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Can Our Industry Compete for Pilots?

Posted 3 years 121 days ago ago by Admin

Over the last four years there has been a significant increase in median pay for most helicopter pilots across the board. Good news right? Interestingly though, the industry is struggling to attract and retain experienced pilots. Why?

There are several factors impacting the tightening labor market. First, for the past few years, we have been creating pilots at a deficit as compared to how many are leaving the industry due to retirements and other factors. Despite U.S. fleets slowly growing, we have seen the number of working helicopter pilots drop from 19,000 to approximately 15,000. Next the “shrinking military” trend has reversed and less helicopter pilots are leaving service for the civilian sector. Finally, there’s the airline hiring efforts that are taking hundreds of helicopter pilots per year out of the industry.

Here Come the Airlines

Since the FAA adjusted the First Officer experience minimums upward to 1,500 hours, the airline industry has spiraled into a pilot shortage of epic proportions. Back in 2016 several of the airlines stumbled onto a new source of experienced pilots . . . the helicopter industry. "It's an untapped pool of pilots that hadn't been brought to anyone's attention before," Envoy pilot recruiter Megan Liotta said in a January 2019 Reuters article. So, the airlines are stripping off more than 500 military and civilian helicopter pilots per year. American Airlines' regional carrier, Envoy, said more than a quarter of its 701 new pilots in 2018 came from military helicopters, compared with 11% in 2017 and 5% in 2016. It plans to hire 626 pilots in 2019, with about a quarter of those expected to come through its rotor transition program.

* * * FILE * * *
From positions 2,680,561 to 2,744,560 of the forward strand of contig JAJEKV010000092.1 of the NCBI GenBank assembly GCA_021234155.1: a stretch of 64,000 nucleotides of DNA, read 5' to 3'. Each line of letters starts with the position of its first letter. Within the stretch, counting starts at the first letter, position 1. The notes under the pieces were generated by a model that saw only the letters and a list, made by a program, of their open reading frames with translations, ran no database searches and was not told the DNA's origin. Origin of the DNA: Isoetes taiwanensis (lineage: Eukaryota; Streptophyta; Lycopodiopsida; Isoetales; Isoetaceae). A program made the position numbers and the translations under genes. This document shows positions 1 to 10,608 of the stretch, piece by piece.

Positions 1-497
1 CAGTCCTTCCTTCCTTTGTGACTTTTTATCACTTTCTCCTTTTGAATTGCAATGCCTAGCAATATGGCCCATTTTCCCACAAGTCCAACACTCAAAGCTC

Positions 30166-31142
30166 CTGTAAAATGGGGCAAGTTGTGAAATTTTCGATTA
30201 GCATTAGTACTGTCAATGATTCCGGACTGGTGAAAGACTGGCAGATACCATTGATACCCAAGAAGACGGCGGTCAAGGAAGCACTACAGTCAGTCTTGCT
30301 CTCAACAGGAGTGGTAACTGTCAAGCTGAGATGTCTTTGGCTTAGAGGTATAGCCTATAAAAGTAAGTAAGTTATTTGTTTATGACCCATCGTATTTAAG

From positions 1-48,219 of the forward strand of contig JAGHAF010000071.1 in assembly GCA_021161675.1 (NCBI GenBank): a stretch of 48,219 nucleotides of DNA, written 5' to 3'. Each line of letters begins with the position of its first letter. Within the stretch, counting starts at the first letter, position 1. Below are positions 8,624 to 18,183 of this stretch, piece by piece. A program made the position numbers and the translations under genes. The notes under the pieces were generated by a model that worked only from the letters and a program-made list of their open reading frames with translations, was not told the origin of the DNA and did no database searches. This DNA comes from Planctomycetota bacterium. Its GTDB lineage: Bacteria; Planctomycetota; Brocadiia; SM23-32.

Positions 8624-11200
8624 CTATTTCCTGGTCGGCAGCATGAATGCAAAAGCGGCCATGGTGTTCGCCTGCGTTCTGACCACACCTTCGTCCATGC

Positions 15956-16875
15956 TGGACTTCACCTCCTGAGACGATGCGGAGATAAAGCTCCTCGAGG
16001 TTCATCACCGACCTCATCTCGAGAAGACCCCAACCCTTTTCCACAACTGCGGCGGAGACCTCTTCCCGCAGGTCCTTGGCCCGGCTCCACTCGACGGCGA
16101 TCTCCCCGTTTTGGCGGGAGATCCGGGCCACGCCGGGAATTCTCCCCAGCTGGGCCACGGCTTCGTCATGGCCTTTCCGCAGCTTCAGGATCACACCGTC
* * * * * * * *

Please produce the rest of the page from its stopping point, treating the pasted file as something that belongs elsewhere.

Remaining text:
Is it all about the “Benjamins?”

One thing’s for sure; most every good helicopter pilot is employed, and operators will have to get creative in order to retain them. At the moment, the best way to attract a pilot from his or her current job is to offer more money or better working conditions (e.g. schedule, location). And how do we know this? Because we asked hundreds of pilots in the development of this issue’s “2018 -2019 U.S. Pilot Salary and Benefits Survey.” According to our survey, according to the majority of respondents, their number one priority is salary. To learn more about pilot salaries by sector, ratings, and experience, check out the feature that begins on page 50.

I have personally asked several pilots who have made the rotor-to-airline transition why they did it. The common themes revolve around three areas:

  1. Higher long-term earning potential. Helicopter pilots typically enjoy higher pay in the early part of their career, but top out quickly and reach a plateau. In the airlines, a captain for a major airline can expect to be earning $200,000 - $300,000 annually in approximately 10-12 years.

  2. Opportunity to become dual-rated on the airline’s dime. Airlines are providing $20,000 - $50,000 for helicopter pilots to get their fixed-wing multi-engine ATP certificates.

  3. Better retirement benefits.

Better retirement benefits.

How our industry responds to this personnel tug-of-war is yet to be seen, but there are real initiatives underway by organizations like the Helicopter Foundation International’s Heli-Futures committee, Aviation Futures, and the Skypath Pilot Development Program started by Sundance Helicopters, so stay tuned!